Latin American drug gangs use GPS to outwit police

GUATEMALA CITY, Feb 19 (Reuters) - Drug smugglers are using sophisticated devices like satellite positioning systems to outwit police and move more South American cocaine by sea, a senior U.S. official said on Thursday.

Traffickers who used to fill speedboats with tanks of fuel to power long, clandestine sea journeys, leaving less room for drugs, are now fitting them with Global Positioning Systems so they can meet up with refueling ships at sea.

Using GPS devices to hook up with a waiting ship loaded with fuel means a much bigger stash of drugs can be packed on the boats, said Perry Holloway, director of anti-drug operations at the U.S. Embassy in Colombia.

"It's one of the main tools for drug traffickers because before they needed to pack much more fuel than cocaine but now they can calculate exactly," Holloway, in Guatemala for talks with local officials on fighting drug cartels, told a news conference.

A large chunk of the roughly 1,000 tonnes of cocaine grown and processed annually in Colombia, Bolivia and Peru is believed to pass though Central America, from where it is moved north to U.S. consumers overland or in small boats or planes.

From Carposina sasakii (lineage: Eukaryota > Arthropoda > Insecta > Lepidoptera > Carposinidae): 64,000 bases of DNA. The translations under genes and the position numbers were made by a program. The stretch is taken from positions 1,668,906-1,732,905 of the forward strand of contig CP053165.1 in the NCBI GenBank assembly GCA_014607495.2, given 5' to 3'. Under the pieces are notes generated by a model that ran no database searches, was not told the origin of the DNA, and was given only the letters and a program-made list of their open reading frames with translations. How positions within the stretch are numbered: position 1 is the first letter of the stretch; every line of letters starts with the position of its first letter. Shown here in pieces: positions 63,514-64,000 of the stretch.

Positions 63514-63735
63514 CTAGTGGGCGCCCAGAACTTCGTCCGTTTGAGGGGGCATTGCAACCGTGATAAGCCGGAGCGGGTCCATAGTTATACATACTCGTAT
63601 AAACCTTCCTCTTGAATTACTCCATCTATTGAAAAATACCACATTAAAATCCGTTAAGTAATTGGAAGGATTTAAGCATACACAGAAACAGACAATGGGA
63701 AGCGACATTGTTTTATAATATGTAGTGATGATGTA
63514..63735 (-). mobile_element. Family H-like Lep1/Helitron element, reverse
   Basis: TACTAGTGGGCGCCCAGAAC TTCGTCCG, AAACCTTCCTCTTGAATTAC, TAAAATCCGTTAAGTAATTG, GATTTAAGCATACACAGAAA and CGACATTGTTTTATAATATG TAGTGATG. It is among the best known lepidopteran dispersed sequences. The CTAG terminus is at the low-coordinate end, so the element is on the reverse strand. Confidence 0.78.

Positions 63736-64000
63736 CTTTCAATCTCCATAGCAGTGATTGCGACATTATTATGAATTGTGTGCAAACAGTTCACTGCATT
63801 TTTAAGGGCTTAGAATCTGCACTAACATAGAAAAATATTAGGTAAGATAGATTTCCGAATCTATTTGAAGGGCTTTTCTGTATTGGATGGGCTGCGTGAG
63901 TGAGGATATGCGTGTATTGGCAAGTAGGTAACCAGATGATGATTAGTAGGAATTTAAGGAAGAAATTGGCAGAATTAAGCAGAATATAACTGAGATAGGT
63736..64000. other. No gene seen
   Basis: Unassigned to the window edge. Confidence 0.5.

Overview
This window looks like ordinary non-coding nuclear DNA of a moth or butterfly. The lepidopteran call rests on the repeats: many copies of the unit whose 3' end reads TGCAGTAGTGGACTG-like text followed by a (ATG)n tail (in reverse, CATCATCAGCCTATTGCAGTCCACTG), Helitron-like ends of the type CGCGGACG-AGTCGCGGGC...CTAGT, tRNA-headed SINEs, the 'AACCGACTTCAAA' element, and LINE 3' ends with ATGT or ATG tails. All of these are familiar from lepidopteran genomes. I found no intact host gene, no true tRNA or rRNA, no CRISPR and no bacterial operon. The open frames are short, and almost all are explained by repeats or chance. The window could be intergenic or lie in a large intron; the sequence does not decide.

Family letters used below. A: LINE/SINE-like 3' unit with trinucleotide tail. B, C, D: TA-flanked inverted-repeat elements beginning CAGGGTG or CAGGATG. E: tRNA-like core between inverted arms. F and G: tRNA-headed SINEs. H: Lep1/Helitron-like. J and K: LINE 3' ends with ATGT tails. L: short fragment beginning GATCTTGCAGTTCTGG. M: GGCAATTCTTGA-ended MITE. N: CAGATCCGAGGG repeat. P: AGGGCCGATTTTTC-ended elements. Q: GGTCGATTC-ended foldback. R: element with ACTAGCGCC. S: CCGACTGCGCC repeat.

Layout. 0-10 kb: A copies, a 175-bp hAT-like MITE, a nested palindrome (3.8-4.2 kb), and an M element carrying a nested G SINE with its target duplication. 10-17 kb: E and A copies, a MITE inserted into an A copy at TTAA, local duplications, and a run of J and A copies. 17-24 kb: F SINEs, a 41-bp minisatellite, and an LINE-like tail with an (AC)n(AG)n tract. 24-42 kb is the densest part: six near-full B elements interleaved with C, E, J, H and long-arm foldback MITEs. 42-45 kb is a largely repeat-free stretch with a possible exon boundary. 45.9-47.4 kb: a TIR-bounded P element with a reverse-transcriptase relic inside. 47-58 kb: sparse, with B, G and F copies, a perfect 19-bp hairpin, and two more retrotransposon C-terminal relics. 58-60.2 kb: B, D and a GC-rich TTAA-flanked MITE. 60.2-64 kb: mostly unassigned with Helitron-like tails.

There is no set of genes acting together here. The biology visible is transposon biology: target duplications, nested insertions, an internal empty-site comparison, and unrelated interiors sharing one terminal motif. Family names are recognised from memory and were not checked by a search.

Guatemala's government is grappling with an influx of Mexican and Colombian drug gangs operating in the country.

Drug cartels opting for sea routes use an array of innovative methods such as hiding drugs in secret compartments in fishing boats beneath huge stacks of nets and catch, or sailing hundreds of miles off course to fool authorities.

More recently, cartels have begun using homemade submarines that float invisibly just below the surface of the water.

"It's a new phenomenon. We are catching more semisubmersibles. They appear ten centimeters above the water and they're very difficult to find," Holloway said.

The subs are also equipped with GPS units and use the same mid-ocean refueling methods as the small boats, allowing them to travel from Colombia to the United States nonstop. (Reporting by Sarah Grainger; editing by Mohammad Zargham)